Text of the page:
An American painter and printmaker of Danish birth, Roland Petersen was born in Endelave, Denmark in 1926. He studied at the University of California at Berkeley, from which he received a Master’s degree in 1950. Petersen went on to study painting during the summers of 1950 and 1951 at the Hans Hofmann School of Fine Arts in Provincetown, Massachusetts. In 1951 and 1952, he studied photography at the California School of Fine Arts in Oakland, and in 1954 at the California College of Arts and Crafts also in Oakland, he studied ceramics. Petersen continued his studies focusing on etching and color printing at the Stanley William Hayter Atlier in Paris in 1950, 1963 and 1971. Roland Peterson won a Guggenheim Fellowship and a Fulbright Fellowship. He served as art professor at the University of California, Davis from 1956 to 1991.
Earning a reputation as one of California’s leading contemporary artists, Roland Petersen’s richly colored acrylic genre, interiors, and cityscape pieces are a combination of realism and interlocking geometric shapes. His works are in color intaglio, a category of printmaking techniques including etching, drypoint, and engraving, which is used to achieve textures within the image. Aside from his strong use of color, he is known for his contrast of light and shadow, and the integration of still life, figure, and landscape.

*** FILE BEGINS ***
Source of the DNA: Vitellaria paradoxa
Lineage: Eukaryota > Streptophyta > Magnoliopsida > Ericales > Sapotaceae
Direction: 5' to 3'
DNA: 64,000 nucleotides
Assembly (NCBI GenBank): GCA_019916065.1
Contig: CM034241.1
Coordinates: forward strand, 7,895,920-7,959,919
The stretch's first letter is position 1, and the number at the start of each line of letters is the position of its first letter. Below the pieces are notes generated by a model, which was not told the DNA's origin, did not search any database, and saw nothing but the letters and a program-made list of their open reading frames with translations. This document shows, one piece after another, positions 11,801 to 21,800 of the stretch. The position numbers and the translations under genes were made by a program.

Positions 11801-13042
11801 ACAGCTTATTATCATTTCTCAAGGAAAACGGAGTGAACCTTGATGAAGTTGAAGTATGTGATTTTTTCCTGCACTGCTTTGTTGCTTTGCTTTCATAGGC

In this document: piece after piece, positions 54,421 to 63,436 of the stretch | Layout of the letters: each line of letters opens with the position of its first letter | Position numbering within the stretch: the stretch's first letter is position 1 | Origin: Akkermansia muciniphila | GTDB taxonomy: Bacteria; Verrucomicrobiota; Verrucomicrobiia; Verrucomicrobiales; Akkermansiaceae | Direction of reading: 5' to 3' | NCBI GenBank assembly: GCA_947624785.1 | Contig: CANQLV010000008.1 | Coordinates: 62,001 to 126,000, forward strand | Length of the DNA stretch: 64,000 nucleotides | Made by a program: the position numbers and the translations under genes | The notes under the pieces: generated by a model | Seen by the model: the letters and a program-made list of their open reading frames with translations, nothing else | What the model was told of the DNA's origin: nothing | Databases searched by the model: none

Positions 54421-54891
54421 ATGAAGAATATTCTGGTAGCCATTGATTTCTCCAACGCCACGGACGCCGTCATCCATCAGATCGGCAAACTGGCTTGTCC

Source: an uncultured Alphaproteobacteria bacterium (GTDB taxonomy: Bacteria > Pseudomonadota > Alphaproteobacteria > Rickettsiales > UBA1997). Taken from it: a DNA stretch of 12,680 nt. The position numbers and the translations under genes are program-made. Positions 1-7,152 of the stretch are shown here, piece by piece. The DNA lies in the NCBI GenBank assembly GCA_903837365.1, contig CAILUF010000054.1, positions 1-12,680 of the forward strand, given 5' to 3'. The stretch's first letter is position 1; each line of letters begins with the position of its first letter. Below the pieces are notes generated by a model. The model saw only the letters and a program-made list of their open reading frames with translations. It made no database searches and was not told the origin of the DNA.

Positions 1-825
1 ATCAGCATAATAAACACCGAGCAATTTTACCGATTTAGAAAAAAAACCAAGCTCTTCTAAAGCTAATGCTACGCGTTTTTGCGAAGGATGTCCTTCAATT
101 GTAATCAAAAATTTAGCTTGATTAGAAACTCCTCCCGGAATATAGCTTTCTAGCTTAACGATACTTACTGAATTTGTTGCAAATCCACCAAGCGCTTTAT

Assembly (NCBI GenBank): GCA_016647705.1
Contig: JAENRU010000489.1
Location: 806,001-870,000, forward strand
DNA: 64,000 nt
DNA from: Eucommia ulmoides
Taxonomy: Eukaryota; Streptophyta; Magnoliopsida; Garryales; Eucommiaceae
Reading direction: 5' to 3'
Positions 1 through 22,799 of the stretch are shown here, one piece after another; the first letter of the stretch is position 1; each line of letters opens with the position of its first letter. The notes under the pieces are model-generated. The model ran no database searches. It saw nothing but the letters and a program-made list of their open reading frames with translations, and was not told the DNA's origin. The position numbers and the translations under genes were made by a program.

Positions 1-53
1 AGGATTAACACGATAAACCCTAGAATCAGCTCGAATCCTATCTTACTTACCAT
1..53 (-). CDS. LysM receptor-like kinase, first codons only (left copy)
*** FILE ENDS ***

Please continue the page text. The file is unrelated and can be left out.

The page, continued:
Roland Petersen’s work exhibitions include the Oakland Art Museum in 1954, Crocker Art Museum in 1965, Phoenix Art Museum in 1972, and the University of Reading, England in 1977. His paintings have been displayed in numerous gallery exhibitions in San Francisco between 1978 and 1993. In March 2010, the Monterey Museum of Art in Monterey, California used Peterson’s work as the subject of a major retrospective entitled “Roland Petersen: 50 Years of Painting”.